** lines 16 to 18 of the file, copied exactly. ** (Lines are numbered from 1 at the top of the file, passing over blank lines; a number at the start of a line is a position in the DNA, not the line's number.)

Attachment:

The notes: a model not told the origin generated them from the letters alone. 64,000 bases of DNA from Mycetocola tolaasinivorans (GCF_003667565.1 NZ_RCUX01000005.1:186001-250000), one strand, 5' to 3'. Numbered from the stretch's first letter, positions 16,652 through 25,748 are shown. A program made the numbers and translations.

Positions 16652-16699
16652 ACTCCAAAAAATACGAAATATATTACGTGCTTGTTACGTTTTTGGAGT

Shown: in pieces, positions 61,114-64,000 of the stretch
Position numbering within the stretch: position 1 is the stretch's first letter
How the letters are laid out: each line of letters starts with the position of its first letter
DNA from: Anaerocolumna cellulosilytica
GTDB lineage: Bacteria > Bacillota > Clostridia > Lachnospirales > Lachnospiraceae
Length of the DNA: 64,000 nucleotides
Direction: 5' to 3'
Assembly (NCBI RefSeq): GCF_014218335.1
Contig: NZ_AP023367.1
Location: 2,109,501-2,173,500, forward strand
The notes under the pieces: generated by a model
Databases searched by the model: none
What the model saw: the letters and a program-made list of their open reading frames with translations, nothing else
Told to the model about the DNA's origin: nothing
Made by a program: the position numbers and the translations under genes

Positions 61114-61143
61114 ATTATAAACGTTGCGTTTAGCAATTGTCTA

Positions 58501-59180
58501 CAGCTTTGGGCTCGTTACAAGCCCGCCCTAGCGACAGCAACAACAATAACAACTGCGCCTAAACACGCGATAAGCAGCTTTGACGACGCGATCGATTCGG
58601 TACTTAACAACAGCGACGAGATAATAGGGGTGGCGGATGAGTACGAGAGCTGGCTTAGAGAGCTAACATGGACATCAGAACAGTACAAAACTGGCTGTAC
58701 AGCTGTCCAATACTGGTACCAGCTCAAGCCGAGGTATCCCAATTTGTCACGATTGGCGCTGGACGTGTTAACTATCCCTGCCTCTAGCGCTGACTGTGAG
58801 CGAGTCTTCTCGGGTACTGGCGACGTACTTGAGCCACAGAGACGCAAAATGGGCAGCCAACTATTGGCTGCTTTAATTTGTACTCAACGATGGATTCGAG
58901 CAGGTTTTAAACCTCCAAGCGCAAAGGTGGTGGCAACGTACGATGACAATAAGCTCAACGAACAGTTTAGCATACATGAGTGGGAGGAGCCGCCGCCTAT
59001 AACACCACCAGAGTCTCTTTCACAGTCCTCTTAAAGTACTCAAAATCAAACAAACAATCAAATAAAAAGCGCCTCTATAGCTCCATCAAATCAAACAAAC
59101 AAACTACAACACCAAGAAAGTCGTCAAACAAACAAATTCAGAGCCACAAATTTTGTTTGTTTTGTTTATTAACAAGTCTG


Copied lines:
What the model saw: the letters and a program-made list of their open reading frames with translations, nothing else
Told to the model about the DNA's origin: nothing
Made by a program: the position numbers and the translations under genes